Pool Report #4
Feb. 7, 2006
Coretta Scott King funeral
New Birth Missionary Baptist Church, Lithonia, Georgia to the White House
No news, more color.
From earlier in the program, as promised:
The Rev. Joseph Lowery, co-founder of Southern Christian Leadership Conference, took a swipe at President Bush during a short speech that rocked the raucous crowd in the packed mega-church.
On Mrs. King, he said: "She extended Martin's message against poverty, racism and war. She deplored the terror inflicted by our smart bombs on missions way afar. We know now that there were no weapons of mass destruction over there," Lowery said. At first, the mostly black crowd clapped politely, then louder, then rose to its feet for a long and loud ovation. "But Coretta knew, and we know," Lowery said, "That there are weapons of misdirection right down here," he said. "For war, billions more, but no more for the poor!" The crowd cheered again.
Afterward, Lowery moved down the row of presidents. Bush 43 shook his hand, and even pulled him in for a hug with a big smile and a twinkle in his eye.
A bit more on the church: Absolutely huge inside, much more like Cole Field House than a house of worship. Coretta Scott King lay in a flower-bedecked casket in the center of the huge hall, directly in front of the lectern on the stage. While the crowd was predominately black, there were lots of white faces visible throughout the lower sections and up into the rafters ringing the top.
A random observation: Secretary of State Condoleezza Rice was seen swaying softly back and forth during one of the songs before the program began, belted out by the New Birth Total Praise Choir.
When Bush went to the lectern, he was greeted by polite applause -- not the later standing ovation that "the first black president," Bill Clinton, would receive. But throughout his eulogy -- in which he called Mrs. King "A beautiful soul" and "our sister Coretta" -- people in the crowd repeatedly chimed in with a well-timed "Mmm hmm, child" or "Amen" or "All right!" He did get a standing ovation at the end, which was a lot louder than his welcoming applause.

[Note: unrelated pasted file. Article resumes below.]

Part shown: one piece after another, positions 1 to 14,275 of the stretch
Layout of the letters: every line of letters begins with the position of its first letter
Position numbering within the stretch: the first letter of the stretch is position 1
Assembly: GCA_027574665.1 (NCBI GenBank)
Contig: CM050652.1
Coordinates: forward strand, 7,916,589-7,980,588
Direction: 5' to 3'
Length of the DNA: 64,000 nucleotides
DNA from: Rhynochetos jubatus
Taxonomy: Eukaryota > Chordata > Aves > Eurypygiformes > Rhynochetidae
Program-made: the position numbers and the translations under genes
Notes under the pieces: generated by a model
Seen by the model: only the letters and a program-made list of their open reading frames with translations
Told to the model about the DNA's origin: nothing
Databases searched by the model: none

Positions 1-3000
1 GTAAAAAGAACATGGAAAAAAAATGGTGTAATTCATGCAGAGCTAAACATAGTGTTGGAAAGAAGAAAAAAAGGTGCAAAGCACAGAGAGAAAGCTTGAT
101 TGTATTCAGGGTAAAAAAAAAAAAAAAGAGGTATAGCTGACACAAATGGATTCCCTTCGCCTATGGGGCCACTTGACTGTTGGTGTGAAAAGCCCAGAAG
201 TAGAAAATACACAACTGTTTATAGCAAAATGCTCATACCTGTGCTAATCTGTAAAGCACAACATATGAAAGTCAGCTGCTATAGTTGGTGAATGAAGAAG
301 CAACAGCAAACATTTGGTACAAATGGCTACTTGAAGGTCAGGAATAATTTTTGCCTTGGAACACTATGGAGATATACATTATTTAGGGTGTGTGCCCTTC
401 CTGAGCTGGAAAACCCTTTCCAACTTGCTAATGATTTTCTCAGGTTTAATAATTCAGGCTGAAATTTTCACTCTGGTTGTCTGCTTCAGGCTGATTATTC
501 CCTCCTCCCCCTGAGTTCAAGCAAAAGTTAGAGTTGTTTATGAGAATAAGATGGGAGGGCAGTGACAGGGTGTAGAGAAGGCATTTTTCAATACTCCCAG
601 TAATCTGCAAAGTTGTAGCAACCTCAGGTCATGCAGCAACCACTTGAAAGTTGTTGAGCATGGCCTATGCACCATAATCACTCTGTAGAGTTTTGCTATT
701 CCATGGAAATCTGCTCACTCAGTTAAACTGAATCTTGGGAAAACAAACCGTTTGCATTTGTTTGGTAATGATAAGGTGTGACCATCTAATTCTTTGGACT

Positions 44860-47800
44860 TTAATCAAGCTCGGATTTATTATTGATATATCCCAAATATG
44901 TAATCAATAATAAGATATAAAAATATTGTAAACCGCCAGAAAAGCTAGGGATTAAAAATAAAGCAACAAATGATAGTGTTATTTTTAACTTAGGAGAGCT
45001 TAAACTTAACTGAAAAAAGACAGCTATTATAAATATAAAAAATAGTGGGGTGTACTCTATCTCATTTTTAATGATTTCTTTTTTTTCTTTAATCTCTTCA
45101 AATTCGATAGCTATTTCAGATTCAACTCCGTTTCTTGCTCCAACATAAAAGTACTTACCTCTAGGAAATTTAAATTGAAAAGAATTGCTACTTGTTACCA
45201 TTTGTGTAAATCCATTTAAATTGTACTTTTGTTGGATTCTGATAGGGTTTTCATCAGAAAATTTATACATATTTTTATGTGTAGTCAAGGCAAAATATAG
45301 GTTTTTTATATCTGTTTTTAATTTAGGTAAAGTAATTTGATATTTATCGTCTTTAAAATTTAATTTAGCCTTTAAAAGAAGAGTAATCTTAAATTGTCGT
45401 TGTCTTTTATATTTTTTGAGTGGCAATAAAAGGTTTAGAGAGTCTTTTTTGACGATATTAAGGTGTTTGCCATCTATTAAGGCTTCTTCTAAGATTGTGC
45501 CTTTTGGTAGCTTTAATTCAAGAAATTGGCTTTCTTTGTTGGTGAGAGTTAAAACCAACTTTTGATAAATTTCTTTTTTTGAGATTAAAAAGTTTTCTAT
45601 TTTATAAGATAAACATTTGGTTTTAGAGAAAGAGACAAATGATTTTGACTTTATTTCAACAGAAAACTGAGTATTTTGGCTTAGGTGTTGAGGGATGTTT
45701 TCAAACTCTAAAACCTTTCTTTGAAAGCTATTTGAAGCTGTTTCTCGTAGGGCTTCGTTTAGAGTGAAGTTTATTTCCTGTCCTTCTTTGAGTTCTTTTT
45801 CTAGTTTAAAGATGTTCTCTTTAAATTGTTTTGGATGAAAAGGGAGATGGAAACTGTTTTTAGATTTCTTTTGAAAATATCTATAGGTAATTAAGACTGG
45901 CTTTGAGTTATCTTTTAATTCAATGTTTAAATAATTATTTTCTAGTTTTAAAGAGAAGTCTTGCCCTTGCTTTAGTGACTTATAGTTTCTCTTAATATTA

The Atlanta mayor, Shirley Franklin, delivered a stirring remembrance, calling Mrs. King the "newest member of the freedom choir." "She sang for those who had no earthly reason to sing at all." Sometimes she sang a capella, sometimes solo, Franklin said.
Dr. Dorothy I. Height, chairman of board National Council of Negro Women in D.C., said of Mrs. King: "She never let her life be dominated by fear." And this: "Let us not just think about history, let us make history and move forward."
Sen. Ted Kennedy spoke, as did Sen. John Conyers. Both received standing ovations. Carter spoke, then 41, then 42. Clinton drew a thunderous ovation when he came to the lectern with wife Hillary. Almost deafening. Early in his speech, when Clinton said something about being with the past and present presidents, someone in the crowd yelled out "and future president!" There was laughter and applause, which grew into another standing ovation, this one for Sen. Clinton.
Reaction in the crowd during Clinton's speech was much like that to Lowery's (if he's not black, he definitely plays one on TV). Lots of interjections: "Oh yeah!" and "You got that right!" and "Mm hmm, now!" Bigger standing ovation at the end.
The pool was packing up as Hillary spoke, and left just as she finished.
Other random reporting: Two young black men, both with dreadlocks, won a battle to get into the event. Bridgemon Bolger, 20, a student at Clayton State University, and Andre Vinson, who attends DeKalb Technical College, live just a few minutes from the church. But when they tried to get into the event, they were told by a DeKalb County police officer that it was closed to the public, they said. So they cut through the woods, past a mansion ("We coulda? got shot," Bolger said), climbed a fence, jumped a creek and -- met up with Secret Service, sitting in "a black vans with bl! ack windows." But they talked their way past and soon joined the throng walking down the road to the church.
Bolger: "Coretta Scott King carried on her husband's legacy. There wouldn't be a King Holiday without her. She carried on the fight for civil rights and for the poor." And: "Now she's home with him. But there's still a long way to go. There are still people with the baggage of prejudice. It's everywhere. Black folks are just as racist as white folks. And it's got to stop. Maybe our children's children, our grandchildren, will benefit from what Coretta Scott King did."
Arrival at AAFB at exactly 5. POTUS and FLOTUS down, then up in Marine One. The Clintons came down arm in arm, looking warm and happy.
The Washington Times